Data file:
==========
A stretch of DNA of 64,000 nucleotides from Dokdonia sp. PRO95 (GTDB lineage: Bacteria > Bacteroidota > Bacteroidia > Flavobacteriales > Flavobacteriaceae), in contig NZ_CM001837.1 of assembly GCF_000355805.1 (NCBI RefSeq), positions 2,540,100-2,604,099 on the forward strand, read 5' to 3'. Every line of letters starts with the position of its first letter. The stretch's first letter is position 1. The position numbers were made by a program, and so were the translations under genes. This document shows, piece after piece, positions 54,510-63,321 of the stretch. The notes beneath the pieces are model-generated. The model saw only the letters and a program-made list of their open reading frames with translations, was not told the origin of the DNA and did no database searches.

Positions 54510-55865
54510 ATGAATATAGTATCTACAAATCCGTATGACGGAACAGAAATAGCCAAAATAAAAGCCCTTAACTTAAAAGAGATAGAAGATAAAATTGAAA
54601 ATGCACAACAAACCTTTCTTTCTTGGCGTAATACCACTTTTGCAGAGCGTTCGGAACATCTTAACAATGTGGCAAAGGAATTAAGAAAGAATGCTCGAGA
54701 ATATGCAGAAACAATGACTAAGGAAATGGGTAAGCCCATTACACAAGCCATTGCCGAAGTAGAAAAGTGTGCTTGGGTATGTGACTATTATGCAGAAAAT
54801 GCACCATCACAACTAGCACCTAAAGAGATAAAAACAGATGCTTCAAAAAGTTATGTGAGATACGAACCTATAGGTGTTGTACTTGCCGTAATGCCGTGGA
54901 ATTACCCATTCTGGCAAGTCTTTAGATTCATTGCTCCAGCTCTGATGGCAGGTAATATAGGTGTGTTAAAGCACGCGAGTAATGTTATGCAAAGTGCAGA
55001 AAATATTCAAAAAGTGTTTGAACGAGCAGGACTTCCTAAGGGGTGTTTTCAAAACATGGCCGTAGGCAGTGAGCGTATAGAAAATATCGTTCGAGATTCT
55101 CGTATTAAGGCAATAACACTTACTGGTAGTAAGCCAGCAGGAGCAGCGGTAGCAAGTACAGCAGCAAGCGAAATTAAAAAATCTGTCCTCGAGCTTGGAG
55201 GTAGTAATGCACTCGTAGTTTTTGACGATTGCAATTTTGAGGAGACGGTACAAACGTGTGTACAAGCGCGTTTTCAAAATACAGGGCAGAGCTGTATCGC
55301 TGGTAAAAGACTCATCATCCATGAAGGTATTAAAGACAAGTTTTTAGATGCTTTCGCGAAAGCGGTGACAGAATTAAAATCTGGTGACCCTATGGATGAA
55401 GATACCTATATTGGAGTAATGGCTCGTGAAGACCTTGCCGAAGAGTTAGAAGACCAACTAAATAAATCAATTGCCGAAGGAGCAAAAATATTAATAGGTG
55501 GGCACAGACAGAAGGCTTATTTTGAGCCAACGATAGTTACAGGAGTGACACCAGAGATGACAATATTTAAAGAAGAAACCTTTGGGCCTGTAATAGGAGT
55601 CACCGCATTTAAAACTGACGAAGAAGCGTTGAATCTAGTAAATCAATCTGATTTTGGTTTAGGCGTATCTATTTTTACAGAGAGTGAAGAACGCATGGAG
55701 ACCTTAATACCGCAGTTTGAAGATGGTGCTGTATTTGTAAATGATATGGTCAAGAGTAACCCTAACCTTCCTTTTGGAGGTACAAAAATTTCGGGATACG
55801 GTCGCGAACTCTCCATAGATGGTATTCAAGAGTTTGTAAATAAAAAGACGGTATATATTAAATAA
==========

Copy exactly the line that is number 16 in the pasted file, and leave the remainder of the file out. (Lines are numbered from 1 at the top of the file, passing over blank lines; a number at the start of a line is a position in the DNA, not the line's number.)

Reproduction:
55801 GTCGCGAACTCTCCATAGATGGTATTCAAGAGTTTGTAAATAAAAAGACGGTATATATTAAATAA